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Cam's Corner | Brazilian Gun Rights On The Rise

Cam's Corner | Brazilian Gun Rights On The Rise

Ten years ago, voters in Brazil rejected a nationwide referendum that would have banned the sale of handguns, stunning anti-gun advocates who expected the vote would easily go their way. Instead, more than 60 percent of voters opposed the ban, despite onerous gun control laws in Brazil that resulted in a relatively low rate of gun ownership. Perhaps the people of Brazil recognized that since the vast majority of violence (Brazil’s homicide rate is far higher than that of the United States) was being committed by people illegally possessing firearms, it didn’t make much sense to ban gun ownership among non-criminals. 

An analyst with the Viva Rio think tank bemoaned the result at the time, telling NBC News, “Now a lot of Brazilians are insisting on their right to bear arms. They don’t even have a pseudo right to bear arms. It’s not in their Constitution.” 

It may not be in Brazil’s constitution, but a decade later the nation is poised to pass real gun reform laws that would guarantee that law-abiding citizens could own firearms for self-defense. The bill would even allow some Brazilians (including lawmakers) the right to carry a firearm for self-defense. The bill itself contains measures that would be seen as downright draconian here in the United States (a limit on gun purchases of nine a year, for example, and a limit of only 600 rounds of ammunition), but the measure represents a huge leap forward in Brazil.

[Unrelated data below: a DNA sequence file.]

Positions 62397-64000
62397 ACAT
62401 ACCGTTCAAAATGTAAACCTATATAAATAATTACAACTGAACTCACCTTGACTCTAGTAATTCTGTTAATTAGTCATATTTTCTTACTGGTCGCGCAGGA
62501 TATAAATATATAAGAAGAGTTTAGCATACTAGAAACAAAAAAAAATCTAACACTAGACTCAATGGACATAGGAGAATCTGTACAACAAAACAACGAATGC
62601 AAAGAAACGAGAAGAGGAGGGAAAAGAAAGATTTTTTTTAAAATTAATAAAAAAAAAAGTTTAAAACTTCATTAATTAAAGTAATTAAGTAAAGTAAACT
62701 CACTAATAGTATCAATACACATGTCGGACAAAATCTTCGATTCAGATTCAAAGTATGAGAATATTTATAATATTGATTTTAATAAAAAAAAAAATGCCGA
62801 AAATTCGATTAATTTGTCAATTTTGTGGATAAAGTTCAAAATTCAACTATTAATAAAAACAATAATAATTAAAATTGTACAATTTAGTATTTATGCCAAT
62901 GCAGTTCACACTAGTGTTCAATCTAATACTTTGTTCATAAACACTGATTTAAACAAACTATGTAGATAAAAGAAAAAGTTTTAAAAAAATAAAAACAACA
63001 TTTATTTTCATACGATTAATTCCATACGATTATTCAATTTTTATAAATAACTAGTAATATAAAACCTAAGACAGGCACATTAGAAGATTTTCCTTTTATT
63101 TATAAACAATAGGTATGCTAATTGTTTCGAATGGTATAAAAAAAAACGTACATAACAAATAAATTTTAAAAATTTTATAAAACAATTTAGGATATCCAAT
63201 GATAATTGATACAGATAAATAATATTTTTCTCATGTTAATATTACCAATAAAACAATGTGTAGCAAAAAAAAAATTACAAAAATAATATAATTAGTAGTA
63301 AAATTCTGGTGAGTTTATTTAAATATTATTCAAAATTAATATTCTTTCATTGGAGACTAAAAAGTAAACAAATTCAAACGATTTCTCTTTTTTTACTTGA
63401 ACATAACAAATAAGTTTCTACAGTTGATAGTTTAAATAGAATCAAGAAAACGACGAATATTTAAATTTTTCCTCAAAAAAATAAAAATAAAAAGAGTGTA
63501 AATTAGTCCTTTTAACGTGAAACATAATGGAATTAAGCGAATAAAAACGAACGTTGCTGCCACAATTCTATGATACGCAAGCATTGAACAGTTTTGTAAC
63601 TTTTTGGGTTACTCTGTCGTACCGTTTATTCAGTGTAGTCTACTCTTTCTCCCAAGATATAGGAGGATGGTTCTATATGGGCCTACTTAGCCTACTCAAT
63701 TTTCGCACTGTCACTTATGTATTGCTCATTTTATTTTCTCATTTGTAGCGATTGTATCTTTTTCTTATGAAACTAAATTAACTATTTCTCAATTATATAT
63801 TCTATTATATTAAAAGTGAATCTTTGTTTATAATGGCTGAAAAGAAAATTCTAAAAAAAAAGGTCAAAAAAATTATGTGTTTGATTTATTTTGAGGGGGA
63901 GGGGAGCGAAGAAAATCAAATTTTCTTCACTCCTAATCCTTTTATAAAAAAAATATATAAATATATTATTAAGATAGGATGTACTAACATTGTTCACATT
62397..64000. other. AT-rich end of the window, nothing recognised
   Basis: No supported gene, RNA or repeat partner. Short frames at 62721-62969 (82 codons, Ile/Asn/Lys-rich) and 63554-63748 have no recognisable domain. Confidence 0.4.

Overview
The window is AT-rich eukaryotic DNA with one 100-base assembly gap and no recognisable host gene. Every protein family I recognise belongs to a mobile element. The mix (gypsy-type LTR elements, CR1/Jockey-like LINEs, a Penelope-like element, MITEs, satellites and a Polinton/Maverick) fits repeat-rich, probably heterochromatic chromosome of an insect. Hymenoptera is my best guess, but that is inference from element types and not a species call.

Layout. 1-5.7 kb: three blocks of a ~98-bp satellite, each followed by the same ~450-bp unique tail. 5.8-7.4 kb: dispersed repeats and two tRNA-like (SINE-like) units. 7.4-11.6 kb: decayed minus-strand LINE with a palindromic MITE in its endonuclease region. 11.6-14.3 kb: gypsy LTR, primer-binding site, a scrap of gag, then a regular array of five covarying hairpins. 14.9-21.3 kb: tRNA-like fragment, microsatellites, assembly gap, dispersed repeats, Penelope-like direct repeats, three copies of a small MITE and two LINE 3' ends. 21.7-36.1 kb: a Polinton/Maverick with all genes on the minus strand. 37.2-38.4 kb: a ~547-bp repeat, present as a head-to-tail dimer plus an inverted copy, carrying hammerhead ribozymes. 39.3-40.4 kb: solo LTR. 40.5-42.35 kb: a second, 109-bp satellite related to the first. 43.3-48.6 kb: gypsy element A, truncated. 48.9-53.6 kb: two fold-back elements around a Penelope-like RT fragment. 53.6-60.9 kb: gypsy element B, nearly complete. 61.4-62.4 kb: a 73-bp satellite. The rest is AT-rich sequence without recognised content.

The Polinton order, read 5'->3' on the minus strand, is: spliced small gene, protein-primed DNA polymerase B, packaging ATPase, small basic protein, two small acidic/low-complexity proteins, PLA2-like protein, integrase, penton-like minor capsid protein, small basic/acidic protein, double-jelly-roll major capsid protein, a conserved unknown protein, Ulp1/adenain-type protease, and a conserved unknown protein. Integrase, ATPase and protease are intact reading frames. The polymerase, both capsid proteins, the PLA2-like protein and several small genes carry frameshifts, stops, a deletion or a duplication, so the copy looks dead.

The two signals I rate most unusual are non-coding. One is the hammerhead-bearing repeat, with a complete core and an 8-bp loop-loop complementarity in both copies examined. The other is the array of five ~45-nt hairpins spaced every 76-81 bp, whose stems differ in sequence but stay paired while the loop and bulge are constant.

Supporters of the bill, like Congressman Laudivio Carvalho, say they want to “give back the good citizens their right to defend their lives, their families, and their property, since the state isn’t enough.” But opponents, like Congressman Alessandro Molon, counter, “We can’t sign off on the state’s failure. We can’t just say ‘we’re not capable of guaranteeing everyone’s safety. Deal with it yourselves.’”

If that’s the best argument the anti-gun crowd can muster, they can’t be too surprised at the unpopularity of their position. First of all, why can’t you say you’re not capable of guaranteeing anyone’s safety? Clearly it’s true. Why can’t the government acknowledge what the people already know: The state has a role to play in trying to protect the community, but we also have a right and a responsibility to be able to protect ourselves as well. 

Law-abiding Brazilians aren’t fools. They understand that the nation’s gun laws keep them from owning firearms for personal protection, while elites are protected by armed security and violent criminals easily obtain guns on the black market. They’d like to see this changed, and perhaps they will if the bill makes it through the Brazilian legislature. Who knows, in a few years we could see legislation introduced that opens up the right to legally carry firearms to all law-abiding Brazilians, and not just the politicians and other protected classes. What’s clear is that for now, support for the right to keep and bear arms continues to grow in Brazil. I wish all those who advocate in support of the human right of self-defense much success in their efforts.